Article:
I want to go back to the non-US market-making. You talked about some exogenous changes impacting the business. I mean. from your perspective, with these changes and the full run rate of the business at present or is it still more to go? And are they temporary or are they permanent, can you just give us more color in terms of how you're thinking about it?

Daniel Coleman

Yes, Chris, let me give you a couple examples and the reason be esoteric, but they do change market-making business Japan changed the tick size twice for its more active stocks it’s in the Q1 and then for like the next seventy or so approximately. And this was a disruptive – this disrupted the way we traded and it took us a little while to adapt.

I think that’s a one-time change. I think we done a really good job of adapting, but it hurt our revenues a little bit. There has been some changes in Korea with respect to technology that has caused us to have to adapt.

And so, these are one-time changes but when deals in many countries around the world sometimes stay it will happen frequently and these were two big markets for us and they both happened pretty much at the same time in the second quarter.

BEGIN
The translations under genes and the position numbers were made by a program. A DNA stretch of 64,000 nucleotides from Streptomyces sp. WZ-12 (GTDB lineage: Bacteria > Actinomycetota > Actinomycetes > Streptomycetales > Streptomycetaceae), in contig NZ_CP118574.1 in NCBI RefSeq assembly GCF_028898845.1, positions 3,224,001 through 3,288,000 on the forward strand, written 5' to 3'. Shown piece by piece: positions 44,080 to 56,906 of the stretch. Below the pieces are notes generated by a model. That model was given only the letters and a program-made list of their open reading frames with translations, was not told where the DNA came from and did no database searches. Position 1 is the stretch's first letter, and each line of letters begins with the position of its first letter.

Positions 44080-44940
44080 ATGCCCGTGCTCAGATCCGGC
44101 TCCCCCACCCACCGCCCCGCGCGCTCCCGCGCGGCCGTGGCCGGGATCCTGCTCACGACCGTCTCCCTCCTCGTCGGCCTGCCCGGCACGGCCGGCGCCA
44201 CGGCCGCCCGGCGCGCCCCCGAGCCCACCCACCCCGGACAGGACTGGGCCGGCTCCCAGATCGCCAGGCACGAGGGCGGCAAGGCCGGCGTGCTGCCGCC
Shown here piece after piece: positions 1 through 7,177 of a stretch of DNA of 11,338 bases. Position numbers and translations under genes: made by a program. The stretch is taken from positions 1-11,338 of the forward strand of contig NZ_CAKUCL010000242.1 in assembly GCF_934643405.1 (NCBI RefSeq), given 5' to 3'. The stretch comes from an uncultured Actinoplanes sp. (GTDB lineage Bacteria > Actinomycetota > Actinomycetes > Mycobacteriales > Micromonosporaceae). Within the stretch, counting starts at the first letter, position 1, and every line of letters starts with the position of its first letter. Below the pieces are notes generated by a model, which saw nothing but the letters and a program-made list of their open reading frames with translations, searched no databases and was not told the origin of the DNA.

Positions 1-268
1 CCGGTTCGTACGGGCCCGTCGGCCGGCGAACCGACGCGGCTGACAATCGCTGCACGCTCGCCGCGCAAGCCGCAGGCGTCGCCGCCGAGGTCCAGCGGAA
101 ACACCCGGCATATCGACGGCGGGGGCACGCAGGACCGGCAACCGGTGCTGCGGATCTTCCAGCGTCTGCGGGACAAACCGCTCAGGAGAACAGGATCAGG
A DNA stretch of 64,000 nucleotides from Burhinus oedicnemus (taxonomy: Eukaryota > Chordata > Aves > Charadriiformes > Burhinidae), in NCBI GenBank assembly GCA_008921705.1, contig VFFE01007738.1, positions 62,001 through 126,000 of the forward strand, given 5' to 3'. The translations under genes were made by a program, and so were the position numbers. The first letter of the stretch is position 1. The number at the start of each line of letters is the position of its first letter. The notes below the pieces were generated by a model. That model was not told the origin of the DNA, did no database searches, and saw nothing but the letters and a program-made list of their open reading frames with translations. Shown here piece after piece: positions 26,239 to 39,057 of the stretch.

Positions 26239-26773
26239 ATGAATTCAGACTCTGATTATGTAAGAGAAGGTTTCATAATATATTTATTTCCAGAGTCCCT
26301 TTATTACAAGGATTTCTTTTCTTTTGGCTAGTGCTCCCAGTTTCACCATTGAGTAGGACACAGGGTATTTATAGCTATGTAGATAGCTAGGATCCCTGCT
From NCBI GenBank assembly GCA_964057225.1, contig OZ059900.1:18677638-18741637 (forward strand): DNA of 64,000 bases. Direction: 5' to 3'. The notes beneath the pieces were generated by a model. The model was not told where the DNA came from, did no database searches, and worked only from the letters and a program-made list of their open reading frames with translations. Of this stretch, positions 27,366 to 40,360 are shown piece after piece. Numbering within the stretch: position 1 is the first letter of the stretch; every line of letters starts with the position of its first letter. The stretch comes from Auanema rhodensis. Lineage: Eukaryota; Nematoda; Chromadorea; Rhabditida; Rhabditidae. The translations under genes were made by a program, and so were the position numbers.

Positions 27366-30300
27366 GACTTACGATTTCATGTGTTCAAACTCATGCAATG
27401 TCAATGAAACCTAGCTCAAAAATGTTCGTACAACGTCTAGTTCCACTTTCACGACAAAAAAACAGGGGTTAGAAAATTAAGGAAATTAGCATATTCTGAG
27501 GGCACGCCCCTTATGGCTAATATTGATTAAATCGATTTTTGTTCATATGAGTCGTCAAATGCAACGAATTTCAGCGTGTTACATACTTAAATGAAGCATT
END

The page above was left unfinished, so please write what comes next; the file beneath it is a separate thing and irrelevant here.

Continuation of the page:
So those are the two of the things I am referring to. I think, and they had real impact, but I also would say that the other issue has really been the volume and volatility in the rates complex around the world.

Chris Allen – Evercore

Sure, and in terms of the impact, we thought a couple million dollars, or is it even more than that or?

Daniel Coleman

I think, we don’t want to go into too much detail, but it was more than a couple million bucks.

Chris Allen – Evercore

Got it. And then you mentioned increased market data costs impacting communications and data processing. Was this driven by increased pricing now that you were seeing, or is there some other issue?

Daniel Coleman

No, no, I think it’s more timing of expenses. It was pretty mundane stuff. It wasn’t increased – I wouldn't read anything in the increased pricing. In fact, what I’d probably do is take Q1 and Q2 and divide it by 2 and say that’s the appropriate number.

Chris Allen – Evercore

Got it. Okay, fair, and then I know you guys are managing to the 45% comp to revenue ratio or trying to, obviously, 3Q is typically seasonally slowest time of the year. But without an improvement in revenues, I mean, should we expect it to maintain a little bit higher than the 45%, like closer to the 46.5% range we saw this quarter?

Daniel Coleman

That’s a good question, Chris. I mean, our intent is to do retain to get to 45 for the year and we will have to play quarter-by-quarter, but we have that’s we are going to do everything we can to get to 45 by the end the year.

Chris Allen – Evercore

And just with the recent CME GFI transaction when (inaudible), it's raising a lot of questions around players who have potential properties and opportunities to monetize them. Any updated thoughts on hotspot here?

Daniel Coleman